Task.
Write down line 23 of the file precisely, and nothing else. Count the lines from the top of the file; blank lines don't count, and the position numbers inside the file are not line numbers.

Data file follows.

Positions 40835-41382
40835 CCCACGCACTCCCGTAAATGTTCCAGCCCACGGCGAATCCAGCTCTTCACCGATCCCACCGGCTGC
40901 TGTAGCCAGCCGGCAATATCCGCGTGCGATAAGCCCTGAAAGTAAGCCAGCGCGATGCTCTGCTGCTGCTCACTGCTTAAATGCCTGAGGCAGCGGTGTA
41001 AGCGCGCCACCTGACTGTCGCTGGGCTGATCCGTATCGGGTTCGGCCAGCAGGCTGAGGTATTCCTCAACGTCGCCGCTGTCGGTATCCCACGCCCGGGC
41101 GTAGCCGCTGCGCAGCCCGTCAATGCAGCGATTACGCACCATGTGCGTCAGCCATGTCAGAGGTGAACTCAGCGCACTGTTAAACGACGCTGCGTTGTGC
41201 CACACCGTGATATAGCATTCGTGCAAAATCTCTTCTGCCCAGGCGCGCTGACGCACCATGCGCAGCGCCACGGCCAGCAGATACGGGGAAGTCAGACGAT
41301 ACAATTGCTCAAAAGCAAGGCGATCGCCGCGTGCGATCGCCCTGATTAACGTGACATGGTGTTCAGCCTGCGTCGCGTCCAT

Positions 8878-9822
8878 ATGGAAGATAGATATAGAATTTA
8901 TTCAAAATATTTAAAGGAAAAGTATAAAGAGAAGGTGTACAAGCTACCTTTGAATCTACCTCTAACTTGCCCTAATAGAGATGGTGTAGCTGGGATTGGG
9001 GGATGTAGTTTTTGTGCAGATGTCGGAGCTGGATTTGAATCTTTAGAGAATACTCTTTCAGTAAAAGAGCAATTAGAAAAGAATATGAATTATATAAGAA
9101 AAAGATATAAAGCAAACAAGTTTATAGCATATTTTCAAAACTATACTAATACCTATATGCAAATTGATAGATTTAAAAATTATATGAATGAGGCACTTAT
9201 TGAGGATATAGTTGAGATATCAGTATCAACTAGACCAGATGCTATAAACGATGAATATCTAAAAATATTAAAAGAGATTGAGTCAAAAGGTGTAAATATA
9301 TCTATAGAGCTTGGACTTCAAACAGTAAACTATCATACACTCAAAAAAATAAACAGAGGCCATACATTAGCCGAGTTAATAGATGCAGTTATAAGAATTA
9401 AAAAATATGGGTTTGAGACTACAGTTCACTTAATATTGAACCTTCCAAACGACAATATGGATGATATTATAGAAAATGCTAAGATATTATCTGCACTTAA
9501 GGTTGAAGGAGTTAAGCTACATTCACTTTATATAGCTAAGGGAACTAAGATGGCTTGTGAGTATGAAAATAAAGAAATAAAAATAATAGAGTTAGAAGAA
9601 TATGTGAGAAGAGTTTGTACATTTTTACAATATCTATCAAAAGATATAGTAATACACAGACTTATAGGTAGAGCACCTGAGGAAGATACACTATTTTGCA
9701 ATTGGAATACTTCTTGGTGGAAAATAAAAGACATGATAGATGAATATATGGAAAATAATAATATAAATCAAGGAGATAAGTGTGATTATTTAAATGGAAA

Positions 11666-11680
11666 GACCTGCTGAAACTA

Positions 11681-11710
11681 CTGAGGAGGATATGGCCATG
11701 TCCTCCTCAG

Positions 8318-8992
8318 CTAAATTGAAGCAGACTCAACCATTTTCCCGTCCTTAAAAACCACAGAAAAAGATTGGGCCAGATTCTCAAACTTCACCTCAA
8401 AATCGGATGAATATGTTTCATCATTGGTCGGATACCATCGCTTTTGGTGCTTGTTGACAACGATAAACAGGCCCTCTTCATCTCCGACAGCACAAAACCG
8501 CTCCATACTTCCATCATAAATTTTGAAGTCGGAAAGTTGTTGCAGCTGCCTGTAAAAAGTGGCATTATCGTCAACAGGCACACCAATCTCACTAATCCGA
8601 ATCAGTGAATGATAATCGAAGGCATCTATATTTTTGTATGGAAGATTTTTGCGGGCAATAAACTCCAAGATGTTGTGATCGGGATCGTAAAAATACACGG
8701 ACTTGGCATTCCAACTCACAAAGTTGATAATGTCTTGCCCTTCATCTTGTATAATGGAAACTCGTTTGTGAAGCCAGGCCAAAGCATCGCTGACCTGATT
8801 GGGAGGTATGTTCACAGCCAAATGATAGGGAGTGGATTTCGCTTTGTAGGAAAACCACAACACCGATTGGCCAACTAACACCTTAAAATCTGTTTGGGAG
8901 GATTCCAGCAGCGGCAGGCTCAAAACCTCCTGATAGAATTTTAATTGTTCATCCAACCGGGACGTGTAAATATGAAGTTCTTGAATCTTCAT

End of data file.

11701 TCCTCCTCAG